The strike began on the last day of classes for the fall semester when members of the Harvard Graduate Students Union (HGSU) formed a picket line on campus, demanding fair pay, comprehensive health care, and protection from harassment and discrimination.
Graduate student workers will continue their personal academic work during the strike, but will not administer exams or grade papers, reported The Harvard Crimson, the school’s student newspaper. Several departments said they may delay grading or change final exam formats as a result of the strike.
Harvard and HGSU, which covers the work of over 4,000 graduate research assistants and student teaching staff, began negotiating their contract in October 2018, but the two sides have long been stuck on a number of terms.
At the center of the strike is a minimum wage. Harvard has offered raising minimum hourly pay to $15 for nonsalaried student workers and $17 per hour for hourly instructional workers. Student union negotiators, pointing to Harvard’s relative wealth as an institution and Boston’s high cost of living, demand $25 per hour for all workers.
Another HGSU’s core demand is to let graduate students submit grievances regarding cases of alleged harassment or discrimination. In response, university administrators said that such a system would create an inequitable process inconsistent with federal Title IX regulations, and force complainants and respondents into cross-examination.
University spokesperson Jonathan L. Swain said in an emailed statement that the University believes the strike is “unwarranted,” and negotiations with the union “will neither clarify our respective positions nor will it resolve areas of disagreement.”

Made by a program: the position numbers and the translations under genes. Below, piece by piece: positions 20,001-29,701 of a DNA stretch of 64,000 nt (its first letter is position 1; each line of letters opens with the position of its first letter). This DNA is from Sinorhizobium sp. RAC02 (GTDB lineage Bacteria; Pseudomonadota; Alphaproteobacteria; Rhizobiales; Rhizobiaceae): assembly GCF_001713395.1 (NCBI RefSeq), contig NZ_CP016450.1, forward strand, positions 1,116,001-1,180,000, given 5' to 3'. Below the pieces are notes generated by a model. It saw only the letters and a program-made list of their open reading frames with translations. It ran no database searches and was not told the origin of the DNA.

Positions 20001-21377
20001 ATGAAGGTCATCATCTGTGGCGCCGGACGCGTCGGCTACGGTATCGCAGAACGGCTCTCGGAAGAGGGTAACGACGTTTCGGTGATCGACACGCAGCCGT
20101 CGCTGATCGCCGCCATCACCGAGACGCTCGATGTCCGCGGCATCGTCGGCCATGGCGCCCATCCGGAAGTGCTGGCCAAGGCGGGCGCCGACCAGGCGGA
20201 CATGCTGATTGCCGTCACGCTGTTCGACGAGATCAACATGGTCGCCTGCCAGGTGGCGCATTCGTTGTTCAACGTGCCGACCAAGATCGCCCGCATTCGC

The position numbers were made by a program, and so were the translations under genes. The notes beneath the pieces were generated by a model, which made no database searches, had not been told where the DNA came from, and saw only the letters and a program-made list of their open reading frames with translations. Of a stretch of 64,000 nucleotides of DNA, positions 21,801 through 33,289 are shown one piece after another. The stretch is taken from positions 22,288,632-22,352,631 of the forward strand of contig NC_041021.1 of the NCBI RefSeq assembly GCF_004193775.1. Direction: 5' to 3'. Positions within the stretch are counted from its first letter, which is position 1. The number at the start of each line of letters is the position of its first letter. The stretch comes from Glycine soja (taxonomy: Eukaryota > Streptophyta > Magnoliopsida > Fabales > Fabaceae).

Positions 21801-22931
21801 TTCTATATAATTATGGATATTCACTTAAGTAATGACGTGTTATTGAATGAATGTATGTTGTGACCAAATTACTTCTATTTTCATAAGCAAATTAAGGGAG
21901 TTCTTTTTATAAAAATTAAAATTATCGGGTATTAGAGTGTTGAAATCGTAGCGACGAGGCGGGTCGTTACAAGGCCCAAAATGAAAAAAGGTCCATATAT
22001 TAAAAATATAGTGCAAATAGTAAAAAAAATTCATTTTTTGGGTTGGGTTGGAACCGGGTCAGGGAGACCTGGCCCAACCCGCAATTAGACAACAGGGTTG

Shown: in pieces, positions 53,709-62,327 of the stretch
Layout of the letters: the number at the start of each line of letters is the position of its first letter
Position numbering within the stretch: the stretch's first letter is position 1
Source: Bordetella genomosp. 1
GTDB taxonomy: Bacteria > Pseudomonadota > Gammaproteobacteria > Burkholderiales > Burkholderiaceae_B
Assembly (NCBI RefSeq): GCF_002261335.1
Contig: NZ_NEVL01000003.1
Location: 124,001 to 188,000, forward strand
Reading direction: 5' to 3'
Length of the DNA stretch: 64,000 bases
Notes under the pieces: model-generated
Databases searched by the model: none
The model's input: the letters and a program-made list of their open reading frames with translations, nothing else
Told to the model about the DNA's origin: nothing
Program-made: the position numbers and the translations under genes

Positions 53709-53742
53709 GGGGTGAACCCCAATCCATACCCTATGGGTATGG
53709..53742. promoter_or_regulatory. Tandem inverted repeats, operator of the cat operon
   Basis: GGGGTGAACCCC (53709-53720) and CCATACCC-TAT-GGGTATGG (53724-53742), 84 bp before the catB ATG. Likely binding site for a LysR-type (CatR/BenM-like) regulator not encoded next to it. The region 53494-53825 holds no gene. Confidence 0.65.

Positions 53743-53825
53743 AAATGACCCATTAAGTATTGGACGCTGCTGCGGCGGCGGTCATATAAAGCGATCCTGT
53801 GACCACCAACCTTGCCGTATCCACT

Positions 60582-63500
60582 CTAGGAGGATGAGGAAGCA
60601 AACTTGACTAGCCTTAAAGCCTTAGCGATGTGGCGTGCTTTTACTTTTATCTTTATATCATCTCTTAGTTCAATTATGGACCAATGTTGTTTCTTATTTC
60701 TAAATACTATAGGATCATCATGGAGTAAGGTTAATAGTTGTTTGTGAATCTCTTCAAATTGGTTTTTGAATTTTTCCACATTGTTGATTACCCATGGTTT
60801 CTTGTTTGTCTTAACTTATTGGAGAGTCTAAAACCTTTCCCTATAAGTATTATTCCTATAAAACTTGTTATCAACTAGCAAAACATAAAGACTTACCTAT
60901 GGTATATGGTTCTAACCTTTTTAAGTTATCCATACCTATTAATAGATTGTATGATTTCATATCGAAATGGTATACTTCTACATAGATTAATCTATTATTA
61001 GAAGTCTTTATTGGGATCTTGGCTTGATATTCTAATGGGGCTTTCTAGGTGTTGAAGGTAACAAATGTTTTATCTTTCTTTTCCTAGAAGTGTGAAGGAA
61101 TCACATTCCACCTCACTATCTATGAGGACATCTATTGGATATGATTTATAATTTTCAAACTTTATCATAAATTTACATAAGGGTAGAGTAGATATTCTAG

“The University appreciates the vital role that our student workers play in fulfilling Harvard’s teaching and research mission,” the statement read. “We very much hope that through ongoing good-faith efforts…we can reach a reasonable resolution that enables our students to be successful and thrive.”
The HGSU has been picking up support outside the campus. All 11 members of Massachusetts’ Congressional delegation, including Democratic presidential candidate Senator Elizabeth Warren (D-Mass.), sent a letter to University President Lawrence S. Bacow, urging the University to “ensure fair treatment and strong workplace protections” for student workers.
Another Democratic presidential frontrunner, Sen. Bernie Sanders (D-Vt.) voiced his support for HGSU members in a statement on Monday. “I stand in solidarity with the student workers at Harvard. All workers deserve respect, dignity, a living wage, access to adequate health care, and protection against harassment and discrimination,” Sanders wrote. “I urge the administration to bargain in good faith for a fair contract.”